Comprehensive  Ghana Oil and Gas news, information, updates, analysis


Oil & Gas Insights ; A review of news and events in Ghana’s petroleum and mineral industries – July, 2015 edition

  • SOURCE: | qwesa2big
  • In tindexhis Edition:

    • Atuabo and Aboadze in distress
    • OMCs happy day at the pumps
    • Six oil districts in marriage
    • The secrets of gold
    • Personality of the Month
    • Change of the month
    • What’s coming up?


    Atuabo Gas, Aboadze Thermal plants suffer from Jubilee gas cut

    A suspension of operations at the Atuabo Gas Processing Plant, a US$50million spending on crude oil for power generation by the Volta River Authority (VRA), and a compounded power rationing programme highlighted July as Tullow oil was forced to carry out an unplanned shutdown of the FPSO Kwame Nkrumah.

    Lead operator on the Jubilee Field, Tullow Oil plc, said in a statement that “Gas exports from the Jubilee Field to the Ghana Gas Plant at Atuabo have been suspended since July 3, 2015 due to technical issues with gas compression systems on the FPSO Kwame Nkrumah, and are expected to resume by mid- August.”

    The FPSO shutdown has resulted in a cut in supply of gas from the jubilee field to the Atuabo Gas Processing Plant, which in turn has necessitated a cessation of gas supply to power generators like the Volta River Authority, which runs the Aboadze thermal plant.

    The Aboadze and other thermal plants sited in the Western Region, which were hitherto running on cheap gas supplied by Ghana Gas Plant, are now operated with the more expensive crude oil.

    Power producer VRA conservatively estimates that it requires about US$50million to power its thermal plants in the absence of gas every three weeks.

    Ripples of deregulation

    July has provided insights into the future of a deregulated downstream petroleum sector as prices have tossed up and down at the pumps of fuel stations following government’s decision to pursue petroleum price liberalization.

    A nine percent increase in June was followed by a 15 percent rise at the start of July before prices dipped 15 percent. July closed with another marginal increment.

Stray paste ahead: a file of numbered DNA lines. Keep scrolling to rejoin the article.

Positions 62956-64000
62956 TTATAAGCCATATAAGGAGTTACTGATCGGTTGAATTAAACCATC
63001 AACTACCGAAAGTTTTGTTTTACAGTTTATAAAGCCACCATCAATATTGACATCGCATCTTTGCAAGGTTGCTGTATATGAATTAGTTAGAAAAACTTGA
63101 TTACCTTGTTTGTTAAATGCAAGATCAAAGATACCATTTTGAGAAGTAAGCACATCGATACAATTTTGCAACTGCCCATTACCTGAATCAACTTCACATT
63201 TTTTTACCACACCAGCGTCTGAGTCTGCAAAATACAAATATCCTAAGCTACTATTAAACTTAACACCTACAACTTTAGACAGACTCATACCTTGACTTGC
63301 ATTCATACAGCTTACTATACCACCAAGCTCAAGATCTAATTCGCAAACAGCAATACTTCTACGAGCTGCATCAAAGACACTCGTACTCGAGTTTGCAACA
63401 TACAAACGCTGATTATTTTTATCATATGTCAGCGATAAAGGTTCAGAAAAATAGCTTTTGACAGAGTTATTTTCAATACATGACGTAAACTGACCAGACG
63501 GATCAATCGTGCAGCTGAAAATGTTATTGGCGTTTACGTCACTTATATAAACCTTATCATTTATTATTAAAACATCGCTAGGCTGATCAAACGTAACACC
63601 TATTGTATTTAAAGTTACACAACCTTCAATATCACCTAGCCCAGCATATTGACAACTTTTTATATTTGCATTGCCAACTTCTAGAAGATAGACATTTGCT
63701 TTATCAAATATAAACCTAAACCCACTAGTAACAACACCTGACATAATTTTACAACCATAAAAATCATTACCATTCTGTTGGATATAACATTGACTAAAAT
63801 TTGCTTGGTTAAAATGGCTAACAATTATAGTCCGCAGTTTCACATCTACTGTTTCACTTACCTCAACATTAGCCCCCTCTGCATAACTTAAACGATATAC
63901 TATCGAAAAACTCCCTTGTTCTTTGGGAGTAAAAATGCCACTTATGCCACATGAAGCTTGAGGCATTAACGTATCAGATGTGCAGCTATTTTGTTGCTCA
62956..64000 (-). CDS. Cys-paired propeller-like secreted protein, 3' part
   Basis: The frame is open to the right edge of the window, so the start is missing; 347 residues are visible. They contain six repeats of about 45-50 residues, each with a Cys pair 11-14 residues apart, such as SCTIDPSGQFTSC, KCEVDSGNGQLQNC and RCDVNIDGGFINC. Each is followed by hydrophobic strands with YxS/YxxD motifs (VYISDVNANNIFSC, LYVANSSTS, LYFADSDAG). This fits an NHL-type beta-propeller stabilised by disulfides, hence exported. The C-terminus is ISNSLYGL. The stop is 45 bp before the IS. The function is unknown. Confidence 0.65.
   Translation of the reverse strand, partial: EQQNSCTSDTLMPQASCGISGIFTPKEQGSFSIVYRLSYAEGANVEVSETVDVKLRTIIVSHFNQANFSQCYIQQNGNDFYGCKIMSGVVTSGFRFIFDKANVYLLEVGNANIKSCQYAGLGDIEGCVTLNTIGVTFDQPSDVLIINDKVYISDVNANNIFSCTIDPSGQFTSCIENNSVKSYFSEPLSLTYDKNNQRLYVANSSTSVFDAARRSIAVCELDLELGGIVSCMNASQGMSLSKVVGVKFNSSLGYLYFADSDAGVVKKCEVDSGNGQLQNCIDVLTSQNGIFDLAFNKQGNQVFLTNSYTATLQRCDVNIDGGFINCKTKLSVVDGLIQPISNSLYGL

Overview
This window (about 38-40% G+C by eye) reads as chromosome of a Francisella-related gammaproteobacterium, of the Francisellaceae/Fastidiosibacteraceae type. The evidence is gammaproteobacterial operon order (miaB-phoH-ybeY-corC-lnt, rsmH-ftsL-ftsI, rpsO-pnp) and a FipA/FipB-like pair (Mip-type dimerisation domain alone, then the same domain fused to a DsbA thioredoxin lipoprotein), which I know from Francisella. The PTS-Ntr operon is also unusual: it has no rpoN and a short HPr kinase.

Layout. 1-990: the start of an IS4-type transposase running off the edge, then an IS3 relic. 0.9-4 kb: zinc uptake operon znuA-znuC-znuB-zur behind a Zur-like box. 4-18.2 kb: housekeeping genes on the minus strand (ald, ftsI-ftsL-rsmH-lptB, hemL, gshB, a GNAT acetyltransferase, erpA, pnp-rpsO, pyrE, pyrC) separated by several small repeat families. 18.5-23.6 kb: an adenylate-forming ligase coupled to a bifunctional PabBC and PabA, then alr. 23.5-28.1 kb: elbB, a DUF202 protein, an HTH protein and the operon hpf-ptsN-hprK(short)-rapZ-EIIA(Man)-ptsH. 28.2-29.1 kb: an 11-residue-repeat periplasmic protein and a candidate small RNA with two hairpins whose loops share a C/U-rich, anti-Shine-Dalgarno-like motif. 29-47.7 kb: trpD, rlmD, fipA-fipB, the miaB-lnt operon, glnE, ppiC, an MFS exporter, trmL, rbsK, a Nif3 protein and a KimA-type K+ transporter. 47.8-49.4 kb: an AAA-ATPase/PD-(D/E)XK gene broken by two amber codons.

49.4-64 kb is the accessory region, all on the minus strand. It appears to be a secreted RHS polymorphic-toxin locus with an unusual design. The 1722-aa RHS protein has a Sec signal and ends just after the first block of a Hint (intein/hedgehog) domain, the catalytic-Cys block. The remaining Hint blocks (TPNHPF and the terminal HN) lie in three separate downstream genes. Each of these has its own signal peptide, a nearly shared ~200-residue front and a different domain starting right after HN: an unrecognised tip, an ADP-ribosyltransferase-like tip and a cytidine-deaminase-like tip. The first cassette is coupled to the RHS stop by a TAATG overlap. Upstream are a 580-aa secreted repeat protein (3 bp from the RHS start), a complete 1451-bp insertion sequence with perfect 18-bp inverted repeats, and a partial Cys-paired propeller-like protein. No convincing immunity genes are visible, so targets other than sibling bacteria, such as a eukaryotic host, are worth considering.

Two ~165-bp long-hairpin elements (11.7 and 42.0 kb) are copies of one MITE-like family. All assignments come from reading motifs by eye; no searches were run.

The price deregulation means intermittent increase in the prices of petroleum products would allow Oil Marketing Companies (OMCs) to fix the prices of products and help stop subsidizes under full petroleum price deregulation.

    That notwithstanding, the determination of prices is still in the hands of the National Petroleum Authority (NPA).

    But some media reports suggested discrepancies existed in the pricing of petroleum products by some OMCs, prompting questions about the pricing formula of the different OMCs and the capacity of the NPA to effectively regulate the OMCs.

    Citi Business News, for instance, identified a 21-pesewa gap in the price of petrol per litre and an 18-pesewa gap in the price of Diesel per litre, when comparing the highest and least prices of the products on the market.

    The Africa Centre for Energy Policy (ACEP) has also alleged that OMCs are already engaging in cartelization under the fuel price liberalization regime.

    It therefore asked the NPA to allow OMCs to adjust their prices daily rather than the newly introduced weekly adjustments based on the exchange rate in order to help address the phenomenon of cartelization.

    Six districts team up as Coastal Foundation

    The districts immediately proximate to oil and gas production, traditionally called the six coastal districts, will now work together as the Western Region Coastal Foundation (WRCF).

    This follows the launching of the WRCF in Takoradi at a ceremony attended by high ranking personalities, including Mr Jon Benjamin, British High Commissioner, Dr George Sipa Yankey, Chief Executive Officer (GEO) of Ghana National Gas Company, Osagyefo kwamina Enimil, President of the Regional House of Chiefs, Mr Paul Evans Aidoo, Western Regional Minister, and Awulae Attibrukusu, Paramount Chief of Lower Axim.

    A consortium led by DAI received funds from the UK Government through the Department for International Development (DFID) to setup the WRCF. Primarily, WRCF will organize and support effective dialogue between the oil, gas and power companies (OGPs) communities and relevant stakeholders, including government agencies. The ultimate goal is to help maximize the impact of corporate social investment (CSI) fund in the six districts, namely Shama, Sekondi-Takoradi, Ahanta West, Nzema East, Ellembelle and Jomoro.

    The formation of the WRCF has, meanwhile, been greeted with optimism. For instance, Mr Jon Benjamin said the WRCF was one way in which the government, private sector, traditional authorities and communities could collaborate effectively to ensure stability and inclusive growth.